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: Migrant Metaphors . 1995. 2nd ed. Oxford: Oxford University Press, 2005a. Boehmer, Elleke. Stories of Women: Gender and Narrative in the Postcolonial Nation . Manchester: Manchester University Press, 2005b. Boehmer, Elleke. “Doubling the Writer: David Attwell on His Textual Dialogue with J. M. Coetzee.” Wasafiri: The Magazine of International Contemporary Writing 63 (2010): 57–61. Boehmer, Elleke, Katy Iddiols, and Robert Eaglestone, eds. J. M. Coetzee in Context and Theory . London: Continuum, 2009. Continuum Literary Studies. Boes, Tobias. Formative Fictions

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’. ‘Negritude’ was the key-word used by anti-colonial writers as an intellectual discourse which seeks to understand and preserve African history, culture and spirituality. Black African identity was defined, portrayed and stigmatized by colonialism, under which black people, in particular slaves and women, lived ‘under tyranny, injustice, ignorance and poverty’ 52 as well as being excluded from ‘the polis’ 53 for the reason that the criteria of classification divided the ‘human races’ into two categories: ← 135 | 136 → inferior and savage, superior and civilized, and

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oppressions that African Americans have experienced in this country (Dillard, 2000, 2008a, 2008b). Dillard (2000) introduces a new theoretical framework, called an endarkened feminist epistemology, to counter the hegemonic dominant research paradigms of White Europeans. Simply put, an endarkened feminist epistemology, rooted in Black feminism, is a way of honoring the historical and cultural contributions of African American women at the intersection of the construction of race/class/gender (Dillard, 2000). In this chapter, I will use the works of feminist writers such as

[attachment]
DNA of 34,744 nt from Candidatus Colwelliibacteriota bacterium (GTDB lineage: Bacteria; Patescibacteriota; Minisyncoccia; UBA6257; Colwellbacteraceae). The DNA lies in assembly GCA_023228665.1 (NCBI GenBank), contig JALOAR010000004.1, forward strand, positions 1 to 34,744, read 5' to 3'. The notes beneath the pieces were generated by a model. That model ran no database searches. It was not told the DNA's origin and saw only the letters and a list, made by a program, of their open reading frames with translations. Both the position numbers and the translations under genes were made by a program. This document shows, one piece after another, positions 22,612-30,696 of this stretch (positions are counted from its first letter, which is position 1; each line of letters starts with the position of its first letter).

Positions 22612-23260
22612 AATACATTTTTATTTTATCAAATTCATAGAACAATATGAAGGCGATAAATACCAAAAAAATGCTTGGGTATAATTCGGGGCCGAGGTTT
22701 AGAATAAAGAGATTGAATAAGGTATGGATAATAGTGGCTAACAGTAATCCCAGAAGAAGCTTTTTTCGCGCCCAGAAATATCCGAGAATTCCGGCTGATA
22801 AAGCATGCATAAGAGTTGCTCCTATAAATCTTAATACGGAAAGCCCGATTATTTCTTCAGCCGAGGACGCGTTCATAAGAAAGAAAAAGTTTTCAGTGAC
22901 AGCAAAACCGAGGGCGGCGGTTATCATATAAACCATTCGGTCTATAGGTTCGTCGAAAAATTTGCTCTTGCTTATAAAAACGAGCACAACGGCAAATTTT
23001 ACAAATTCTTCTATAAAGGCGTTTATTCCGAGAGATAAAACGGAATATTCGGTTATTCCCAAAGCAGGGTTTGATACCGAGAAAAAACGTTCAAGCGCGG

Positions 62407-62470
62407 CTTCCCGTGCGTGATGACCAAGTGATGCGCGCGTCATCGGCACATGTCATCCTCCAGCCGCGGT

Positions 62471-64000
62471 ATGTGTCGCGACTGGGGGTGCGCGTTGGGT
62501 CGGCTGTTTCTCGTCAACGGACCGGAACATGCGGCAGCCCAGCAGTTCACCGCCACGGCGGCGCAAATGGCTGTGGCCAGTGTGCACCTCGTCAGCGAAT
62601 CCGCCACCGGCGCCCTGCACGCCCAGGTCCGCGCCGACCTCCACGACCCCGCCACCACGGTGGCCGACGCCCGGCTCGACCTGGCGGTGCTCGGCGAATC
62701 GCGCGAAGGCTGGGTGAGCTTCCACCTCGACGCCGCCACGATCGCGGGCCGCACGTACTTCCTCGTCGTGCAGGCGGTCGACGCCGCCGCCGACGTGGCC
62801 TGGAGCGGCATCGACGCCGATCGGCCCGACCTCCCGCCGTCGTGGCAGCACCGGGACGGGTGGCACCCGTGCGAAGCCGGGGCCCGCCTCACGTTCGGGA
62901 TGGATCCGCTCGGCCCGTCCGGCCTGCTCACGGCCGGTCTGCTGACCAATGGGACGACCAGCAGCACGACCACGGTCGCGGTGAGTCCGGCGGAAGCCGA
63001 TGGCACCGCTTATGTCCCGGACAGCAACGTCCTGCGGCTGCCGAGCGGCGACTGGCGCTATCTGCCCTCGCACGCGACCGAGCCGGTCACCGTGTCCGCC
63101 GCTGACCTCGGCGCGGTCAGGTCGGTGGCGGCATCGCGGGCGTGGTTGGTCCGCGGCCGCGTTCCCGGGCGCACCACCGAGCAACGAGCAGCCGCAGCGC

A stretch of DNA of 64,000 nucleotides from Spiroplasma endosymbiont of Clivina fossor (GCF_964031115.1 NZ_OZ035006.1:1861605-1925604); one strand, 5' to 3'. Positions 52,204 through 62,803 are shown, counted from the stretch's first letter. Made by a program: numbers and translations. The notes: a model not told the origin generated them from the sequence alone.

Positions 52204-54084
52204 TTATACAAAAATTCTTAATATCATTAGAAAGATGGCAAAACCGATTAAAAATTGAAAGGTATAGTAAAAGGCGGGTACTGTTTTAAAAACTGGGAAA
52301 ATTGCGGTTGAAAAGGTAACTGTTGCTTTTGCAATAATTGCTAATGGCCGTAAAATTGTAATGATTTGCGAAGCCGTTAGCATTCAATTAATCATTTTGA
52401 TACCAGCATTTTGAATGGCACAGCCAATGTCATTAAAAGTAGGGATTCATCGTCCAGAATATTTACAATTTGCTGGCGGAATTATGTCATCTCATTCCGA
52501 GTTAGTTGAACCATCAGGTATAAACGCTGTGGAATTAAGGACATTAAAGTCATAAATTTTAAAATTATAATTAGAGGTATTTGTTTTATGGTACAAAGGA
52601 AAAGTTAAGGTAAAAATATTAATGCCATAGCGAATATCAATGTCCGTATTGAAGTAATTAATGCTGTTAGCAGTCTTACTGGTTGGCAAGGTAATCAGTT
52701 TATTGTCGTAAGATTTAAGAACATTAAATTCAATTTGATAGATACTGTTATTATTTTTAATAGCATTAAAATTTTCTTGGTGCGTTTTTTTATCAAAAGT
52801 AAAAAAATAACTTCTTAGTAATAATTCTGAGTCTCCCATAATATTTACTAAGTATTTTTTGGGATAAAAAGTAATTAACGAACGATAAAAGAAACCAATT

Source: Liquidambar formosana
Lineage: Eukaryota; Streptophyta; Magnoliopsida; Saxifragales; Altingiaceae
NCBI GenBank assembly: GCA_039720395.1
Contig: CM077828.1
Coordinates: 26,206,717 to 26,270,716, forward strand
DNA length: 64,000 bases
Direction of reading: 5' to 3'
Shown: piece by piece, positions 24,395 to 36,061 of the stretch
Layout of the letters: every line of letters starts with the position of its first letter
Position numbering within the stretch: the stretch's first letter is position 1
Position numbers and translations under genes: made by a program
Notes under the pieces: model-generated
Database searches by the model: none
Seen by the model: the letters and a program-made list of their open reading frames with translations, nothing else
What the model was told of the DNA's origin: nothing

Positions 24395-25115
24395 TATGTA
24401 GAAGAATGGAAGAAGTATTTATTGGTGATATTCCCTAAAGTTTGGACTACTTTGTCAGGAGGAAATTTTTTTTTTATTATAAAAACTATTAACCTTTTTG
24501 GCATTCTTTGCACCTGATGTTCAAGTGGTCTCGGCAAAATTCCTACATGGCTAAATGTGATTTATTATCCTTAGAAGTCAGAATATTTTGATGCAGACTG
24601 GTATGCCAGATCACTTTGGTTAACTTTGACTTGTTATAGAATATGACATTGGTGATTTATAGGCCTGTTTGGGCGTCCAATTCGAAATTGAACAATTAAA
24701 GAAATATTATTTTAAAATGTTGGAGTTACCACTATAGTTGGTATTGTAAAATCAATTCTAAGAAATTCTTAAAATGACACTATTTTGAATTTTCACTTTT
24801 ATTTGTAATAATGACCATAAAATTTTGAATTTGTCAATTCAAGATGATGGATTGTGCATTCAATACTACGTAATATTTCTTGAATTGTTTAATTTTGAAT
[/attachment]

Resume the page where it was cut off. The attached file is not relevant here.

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’, Journal of African Cultural Studies , 18 (Number 1, June 2006). Bayne, E. A. (1965), Four ways of politics: state and nation in Italy, Somalia, Israel, Iran (New York: American Universities Field Staff). ← 299 | 300 → Ben-Ghait Ruth and Fuller, Mia (ed.), (2005), Italian Colonialism , (New York: Palgrave Macmillan). Besteman, Catherine L.; Cassanelli, L. (1996), The struggle for land in southern Somalia: the war behind the war (Boulder, Colo; London: Westview Press & HAAN). Besteman, Catherine Lowe (1996), ‘Representing Violence and "Othering" Somalia’, Cultural

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(2000): 159–82. ←189 |  190→ —. Secretary of the Invisible: The Idea of Hospitality in the Fiction of J. M. Coetzee . Amsterdam: Rodopi, 2009. Mcmahan, Jeff. “Torture and Collective Shame.” In J. M. Coetzee and Ethics , edited by Anton Leist and Peter Singer, 89–105. New York: Columbia University Press, 2010. Meihuizen, N. C. T. “Beckett and Coetzee: Alternative Identities.” Literator 32, no. 1 (2011): 1–19. Meskell, Lynn, and Lindsay Weiss. “Coetzee on South Africa’s Past: Remembering in the Time of Forgetting.” American Anthropologist 108